How To Manage a Videographer — If You Don't Have Video Experience  | RedPandas Digital
How To Manage a Videographer — If You Don't Have Video Experience

How To Manage a Videographer — If You Don’t Have Video Experience 

With 54% of consumers expressing a preference for brand-related video content, and an anticipated 80% surge in internet traffic from video by 2024, the trajectory is clear – video is the language of the future. However, as you embark on this journey, a crucial question looms: How do you manage a videographer effectively, especially if you lack direct video experience? The success of your entire video initiative hinges on the answer.

With 54% of consumers expressing a preference for brand-related video content, and an anticipated 80% surge in internet traffic from video by 2024, the trajectory is clear – video is the language of the future. However, as you embark on this journey, a crucial question looms: How do you manage a videographer effectively, especially if you lack direct video experience? The success of your entire video initiative hinges on the answer.  

meme about making a video

Having coached companies both domestic and international in hiring, training, and implementing successful video strategies, we understand the common concerns that arise and the solutions around these.  

In fact, we coach businesses on mastering the They Ask, You Answer methodology, a marketing and sales framework and philosophy that includes video marketing as one of it’s core principles. 

In this article, you will learn the intricacies of managing a videographer and by the end of the article, you’ll have everything you need to make sure your videographer succeeds, even if you don’t have video experience yourself.  

Let’s get started! 

What Makes Managing a Videographer Different? 

meme about managing videographer

So, here’s the deal. Back in the day, most companies farmed out their video production work.  

You know how it goes—big bills, not much to show for it, and videos that could double as everyone else’s.  

Not the best strategy. 

Now, the smart move is having your own in-house videographer.  

When you have your own videographer, you’ll find that your team can pump out more videos and the style will better fit your brand. But, (and there’s always a but), managing a videographer is a bit of a juggling act. 

See, you’ve got this growing hunger for video content, but you also need to be real about how much your videographer can crank out.  

If the balance isn’t right, you’re looking at missed deadlines, a dip in video quality, or even worse, your team losing faith in the power of video. 

And hey, it could take a toll on your reputation as the team’s go-to manager.  

Your job involves more than just checking out their video-making skills. You’re also looking at how they handle feedback, manage projects, and share their smarts with the rest of the crew. 

The way you handle all these factors is what’ll make or break your video projects and the team’s trust in your leadership.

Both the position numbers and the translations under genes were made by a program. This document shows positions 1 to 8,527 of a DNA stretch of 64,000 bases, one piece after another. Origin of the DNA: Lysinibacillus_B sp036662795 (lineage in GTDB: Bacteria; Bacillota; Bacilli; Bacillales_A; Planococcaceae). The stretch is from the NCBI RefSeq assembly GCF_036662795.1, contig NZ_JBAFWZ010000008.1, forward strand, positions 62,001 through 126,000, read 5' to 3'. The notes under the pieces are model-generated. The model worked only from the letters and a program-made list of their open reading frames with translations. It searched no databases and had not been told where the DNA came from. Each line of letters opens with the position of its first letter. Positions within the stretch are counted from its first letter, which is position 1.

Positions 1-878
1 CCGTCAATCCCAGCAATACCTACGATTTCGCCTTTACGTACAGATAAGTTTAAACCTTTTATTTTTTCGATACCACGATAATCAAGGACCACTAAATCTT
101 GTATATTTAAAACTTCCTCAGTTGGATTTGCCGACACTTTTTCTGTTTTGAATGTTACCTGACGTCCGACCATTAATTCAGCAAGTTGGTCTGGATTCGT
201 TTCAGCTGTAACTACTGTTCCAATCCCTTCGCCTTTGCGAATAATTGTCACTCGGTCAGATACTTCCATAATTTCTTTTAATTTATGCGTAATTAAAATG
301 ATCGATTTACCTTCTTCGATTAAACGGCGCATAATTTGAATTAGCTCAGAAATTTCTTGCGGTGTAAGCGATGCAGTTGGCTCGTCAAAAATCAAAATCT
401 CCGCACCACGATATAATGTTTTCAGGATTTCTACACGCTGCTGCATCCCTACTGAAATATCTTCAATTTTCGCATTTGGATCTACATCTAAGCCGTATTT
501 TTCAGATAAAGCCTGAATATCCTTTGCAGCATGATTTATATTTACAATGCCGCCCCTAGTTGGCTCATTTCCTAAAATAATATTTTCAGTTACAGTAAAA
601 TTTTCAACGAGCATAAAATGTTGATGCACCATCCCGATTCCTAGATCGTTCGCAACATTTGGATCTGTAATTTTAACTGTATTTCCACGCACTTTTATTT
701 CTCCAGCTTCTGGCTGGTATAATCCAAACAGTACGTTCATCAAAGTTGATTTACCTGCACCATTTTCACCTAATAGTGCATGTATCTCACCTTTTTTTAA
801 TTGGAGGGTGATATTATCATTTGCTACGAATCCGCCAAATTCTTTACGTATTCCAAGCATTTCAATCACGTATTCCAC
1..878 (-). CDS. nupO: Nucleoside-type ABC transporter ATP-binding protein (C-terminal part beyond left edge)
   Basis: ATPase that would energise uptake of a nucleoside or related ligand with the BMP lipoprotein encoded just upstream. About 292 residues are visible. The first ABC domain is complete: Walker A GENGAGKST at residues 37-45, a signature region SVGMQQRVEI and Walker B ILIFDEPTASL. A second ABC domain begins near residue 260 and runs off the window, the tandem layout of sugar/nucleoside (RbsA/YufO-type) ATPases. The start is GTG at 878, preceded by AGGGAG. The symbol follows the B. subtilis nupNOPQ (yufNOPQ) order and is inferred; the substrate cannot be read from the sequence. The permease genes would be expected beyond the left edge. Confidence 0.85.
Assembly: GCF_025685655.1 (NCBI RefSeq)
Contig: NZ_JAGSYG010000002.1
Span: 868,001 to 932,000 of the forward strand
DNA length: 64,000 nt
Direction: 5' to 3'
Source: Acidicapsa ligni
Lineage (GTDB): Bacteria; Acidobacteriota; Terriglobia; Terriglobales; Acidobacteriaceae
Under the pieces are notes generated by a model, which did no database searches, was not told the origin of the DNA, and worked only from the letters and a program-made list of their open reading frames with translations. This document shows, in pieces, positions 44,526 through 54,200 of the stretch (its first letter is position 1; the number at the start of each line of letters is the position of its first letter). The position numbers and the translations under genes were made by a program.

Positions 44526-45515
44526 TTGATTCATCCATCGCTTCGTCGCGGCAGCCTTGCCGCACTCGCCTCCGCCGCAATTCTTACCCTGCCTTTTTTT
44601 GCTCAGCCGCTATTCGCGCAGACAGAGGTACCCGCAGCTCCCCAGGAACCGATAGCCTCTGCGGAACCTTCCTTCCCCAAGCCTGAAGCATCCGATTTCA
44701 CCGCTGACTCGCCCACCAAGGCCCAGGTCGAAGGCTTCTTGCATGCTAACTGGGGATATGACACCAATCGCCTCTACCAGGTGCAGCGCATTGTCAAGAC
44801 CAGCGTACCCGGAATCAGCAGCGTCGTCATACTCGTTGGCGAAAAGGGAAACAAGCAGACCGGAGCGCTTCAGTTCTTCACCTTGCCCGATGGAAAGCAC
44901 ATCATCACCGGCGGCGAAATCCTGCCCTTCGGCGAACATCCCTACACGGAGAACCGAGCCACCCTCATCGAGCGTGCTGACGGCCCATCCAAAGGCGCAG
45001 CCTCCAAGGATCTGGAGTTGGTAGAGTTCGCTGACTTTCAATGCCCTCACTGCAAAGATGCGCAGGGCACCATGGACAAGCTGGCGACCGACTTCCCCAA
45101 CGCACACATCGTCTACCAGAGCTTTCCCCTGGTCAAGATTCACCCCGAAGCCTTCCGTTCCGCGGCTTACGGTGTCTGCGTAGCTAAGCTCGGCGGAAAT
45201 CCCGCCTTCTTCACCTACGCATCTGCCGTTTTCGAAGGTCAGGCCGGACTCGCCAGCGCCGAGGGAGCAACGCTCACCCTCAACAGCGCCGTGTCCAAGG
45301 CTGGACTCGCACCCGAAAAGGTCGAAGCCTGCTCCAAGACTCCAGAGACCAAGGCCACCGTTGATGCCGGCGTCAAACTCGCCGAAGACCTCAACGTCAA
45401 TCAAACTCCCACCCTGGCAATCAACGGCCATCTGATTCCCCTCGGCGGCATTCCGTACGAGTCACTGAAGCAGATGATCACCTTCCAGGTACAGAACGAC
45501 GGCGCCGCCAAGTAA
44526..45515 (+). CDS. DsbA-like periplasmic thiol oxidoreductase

So, let’s get real about the challenges ahead and figure out how to make your videography team a roaring success. 

How to Evaluate Your Videographer’s Performance 

You might not be the sole reviewer, but when it comes to giving the final nod before hitting that “publish” button, you’re the go-to person. 

Now, you might be wondering, “Am I even qualified to review videos? What makes a video ‘good’?”

Well, think about your favourite movie or TV show.  

What hooks you in? Is it the storytelling? The characters?  

Now, think about stuff you don’t like. What turns you off? 

That gives you a good starting point. But to truly evaluate your videographer’s performance, you’re going to want to dig deeper.  

Performance can be evaluated across three areas:

  • Content  
  • Production  
  • Talent 

Content Evaluation 

When it comes to storytelling in a TV show or movie, it’s a clever device to leave a cliffhanger at the end to keep the audience coming back for more. In sales and marketing, it’s the exact opposite. 

A great sales and marketing video should clearly lay out the question being asked by the customer and be up-front about how to solve that problem, leaving no additional questions unanswered. In short, the big questions you should be asking yourself when you’re reviewing a marketing video your videographer submits are:  

  • Is it a sales or marketing video?  
  • Is there a clear story?  
    • Is there a hook within the first 10 seconds of the video to capture viewers’ attention?  
    • Does the introduction provide more context into what the viewer can expect to see in the remainder of the video?  
    • Do the segments fully answer the main question the video is meant to answer?  
      • Do we have enough segments in the video to answer the question completely?  
    • Does our call-to-action make sense for someone to take the next step in our sales process?  
      • Does the call-to-action make sense for where someone is on their buying journey when they’re watching the video?  
    • Does our outro leave them with a warm, satisfied feeling?  
  • Does it answer a question our viewers are actually asking?  
    • Did we anticipate other needs they have?  
    • Were we helpful?  
    • Did we tackle the problem from all angles?  
    • Did we establish ourselves as experts?  
    • Did we cover the right amount of information? (Did we stay on topic?)  
  • Did we stay unbiased throughout the entire video?